The onset of a downturn is as much a matter of mood as of money

IN RECENT WEEKS the human and silicon brains at Google have registered an alarming rise in searches related to “recession”. It is easily explained. As markets gyrate, talk in the press (including this very column) turns to the risk of a slump. Even so, the stories must leave some Googlers baffled. In July, after all, the American economy added 164,000 jobs and retail sales kept climbing. President Donald Trump, too, is bemused. He has taken to warning darkly that conspirators are attacking his presidency by frightening the economy into an unnecessary downturn. The claim of conspiracy is absurd, but the threat of recession is not. Recessions can indeed appear as if out of the blue.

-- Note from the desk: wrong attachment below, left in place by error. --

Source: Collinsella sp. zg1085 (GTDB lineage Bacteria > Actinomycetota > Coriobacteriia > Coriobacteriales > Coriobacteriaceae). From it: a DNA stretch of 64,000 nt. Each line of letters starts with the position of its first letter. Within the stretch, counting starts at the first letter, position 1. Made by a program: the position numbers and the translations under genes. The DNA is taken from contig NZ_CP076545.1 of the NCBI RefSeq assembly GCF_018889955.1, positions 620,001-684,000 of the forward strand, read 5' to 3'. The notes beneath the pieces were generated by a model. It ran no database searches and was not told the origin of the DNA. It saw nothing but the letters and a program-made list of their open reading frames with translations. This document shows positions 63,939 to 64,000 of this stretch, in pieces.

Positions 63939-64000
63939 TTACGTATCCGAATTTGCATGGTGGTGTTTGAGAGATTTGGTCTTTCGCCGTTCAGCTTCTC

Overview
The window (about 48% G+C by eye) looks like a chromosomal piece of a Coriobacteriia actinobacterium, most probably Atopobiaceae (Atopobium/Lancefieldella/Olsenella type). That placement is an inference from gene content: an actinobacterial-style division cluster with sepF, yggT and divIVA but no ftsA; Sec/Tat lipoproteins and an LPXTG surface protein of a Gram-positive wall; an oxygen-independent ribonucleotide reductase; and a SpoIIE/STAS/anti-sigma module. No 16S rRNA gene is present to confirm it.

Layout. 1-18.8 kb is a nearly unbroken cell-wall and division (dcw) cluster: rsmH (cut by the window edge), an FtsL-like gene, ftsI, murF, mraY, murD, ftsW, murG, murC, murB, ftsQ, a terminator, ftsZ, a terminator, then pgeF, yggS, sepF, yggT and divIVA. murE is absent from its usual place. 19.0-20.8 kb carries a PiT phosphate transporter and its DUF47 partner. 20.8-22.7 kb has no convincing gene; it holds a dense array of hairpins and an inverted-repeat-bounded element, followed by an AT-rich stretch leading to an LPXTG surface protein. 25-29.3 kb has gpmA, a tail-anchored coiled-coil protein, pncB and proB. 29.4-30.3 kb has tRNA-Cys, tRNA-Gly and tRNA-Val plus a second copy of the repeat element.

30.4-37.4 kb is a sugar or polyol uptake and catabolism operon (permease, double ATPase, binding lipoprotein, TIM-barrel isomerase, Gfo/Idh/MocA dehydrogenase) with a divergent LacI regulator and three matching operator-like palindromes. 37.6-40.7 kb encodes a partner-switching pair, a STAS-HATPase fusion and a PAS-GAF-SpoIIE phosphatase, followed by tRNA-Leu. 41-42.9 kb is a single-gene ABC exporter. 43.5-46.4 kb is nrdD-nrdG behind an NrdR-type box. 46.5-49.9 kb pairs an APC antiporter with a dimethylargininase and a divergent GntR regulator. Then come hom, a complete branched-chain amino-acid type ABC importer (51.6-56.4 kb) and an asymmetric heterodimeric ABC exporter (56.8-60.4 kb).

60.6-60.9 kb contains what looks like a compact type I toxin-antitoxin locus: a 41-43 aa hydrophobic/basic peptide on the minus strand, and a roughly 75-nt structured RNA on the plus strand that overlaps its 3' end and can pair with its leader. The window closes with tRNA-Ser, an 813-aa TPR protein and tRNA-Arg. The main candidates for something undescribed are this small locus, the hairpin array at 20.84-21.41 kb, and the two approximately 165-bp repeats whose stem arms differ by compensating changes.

Today’s confusion owes something to the world’s odd recent economic history. The last global slump occurred amid an epic financial crisis. The one before that began nearly two decades ago, accompanied, again, by a stockmarket crash. (Between August 2000 and September 2001 the S&P 500 index fell by more than 30% and the NASDAQ by more than 60%. Now, by contrast, those indices are pretty much where they were a year ago.) Most people working today cannot remember a recession not linked to financial chaos. But downturns can occur without market meltdowns. Indeed, many economists think recessions need not occur at all.


via The Economist: Finance and economics Business Feeds

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